Literary Critique of Female Identity under Spain’s Francoist Dictatorship in Nada and Entre visillos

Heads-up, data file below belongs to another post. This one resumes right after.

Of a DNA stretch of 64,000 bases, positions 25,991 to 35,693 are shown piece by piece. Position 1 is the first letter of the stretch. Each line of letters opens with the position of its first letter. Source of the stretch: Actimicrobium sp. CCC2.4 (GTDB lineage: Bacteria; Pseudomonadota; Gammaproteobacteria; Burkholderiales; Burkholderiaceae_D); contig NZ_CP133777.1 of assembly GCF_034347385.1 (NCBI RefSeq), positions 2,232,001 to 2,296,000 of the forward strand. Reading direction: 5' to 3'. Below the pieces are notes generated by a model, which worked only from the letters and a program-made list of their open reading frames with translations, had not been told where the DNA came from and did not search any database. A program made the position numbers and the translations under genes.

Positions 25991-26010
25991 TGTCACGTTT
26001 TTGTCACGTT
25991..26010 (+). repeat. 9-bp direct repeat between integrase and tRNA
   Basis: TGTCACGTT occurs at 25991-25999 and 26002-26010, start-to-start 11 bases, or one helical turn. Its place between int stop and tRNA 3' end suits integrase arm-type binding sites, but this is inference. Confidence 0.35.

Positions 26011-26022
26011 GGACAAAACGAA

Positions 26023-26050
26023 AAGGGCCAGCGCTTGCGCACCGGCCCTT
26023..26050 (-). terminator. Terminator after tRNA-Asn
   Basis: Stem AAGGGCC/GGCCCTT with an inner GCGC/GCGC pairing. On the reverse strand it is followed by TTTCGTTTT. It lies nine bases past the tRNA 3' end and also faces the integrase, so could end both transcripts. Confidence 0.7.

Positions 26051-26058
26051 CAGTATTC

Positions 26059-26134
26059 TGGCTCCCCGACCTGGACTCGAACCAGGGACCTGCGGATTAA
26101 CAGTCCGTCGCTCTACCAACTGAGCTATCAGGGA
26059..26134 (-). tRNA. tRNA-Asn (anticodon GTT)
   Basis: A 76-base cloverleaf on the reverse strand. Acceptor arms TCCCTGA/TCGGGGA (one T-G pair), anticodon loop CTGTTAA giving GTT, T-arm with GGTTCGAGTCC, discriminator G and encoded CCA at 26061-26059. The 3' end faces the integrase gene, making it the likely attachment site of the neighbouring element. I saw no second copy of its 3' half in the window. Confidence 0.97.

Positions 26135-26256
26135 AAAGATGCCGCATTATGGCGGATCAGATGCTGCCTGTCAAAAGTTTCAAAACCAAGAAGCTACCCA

Two works by female authors during the Francoist dictatorship in Spain––Nada, published in 1945, and Entre visillos, published in 1957––use double discourse to critique society through their expression of female identity. Carmen Laforet and Carmen Martín Gaite worked past censorship to articulate an alternate vision of female identity formation to the policies of the Francoist dictatorship which articulated a limited role for women. The framework offered by these books’ historical and literary contexts allows for a detailed analysis of each work individually. Andrea, the main character of Nada, discovers her identity during a tumultuous year with her family in Barcelona, its description shaped by the tremendismo literary movement. Entre visillos, published in the next decade, uses the technique of neorealismo to portray the lives of various young women and men in a provincial capital, with the character Natalia playing a critical role. As each book is an example of the bildüngsroman, identity formation is paramount. Nada and Entre visillos, through their different time periods and literary styles, present their female characters’ struggles to develop their own identities in a repressive society.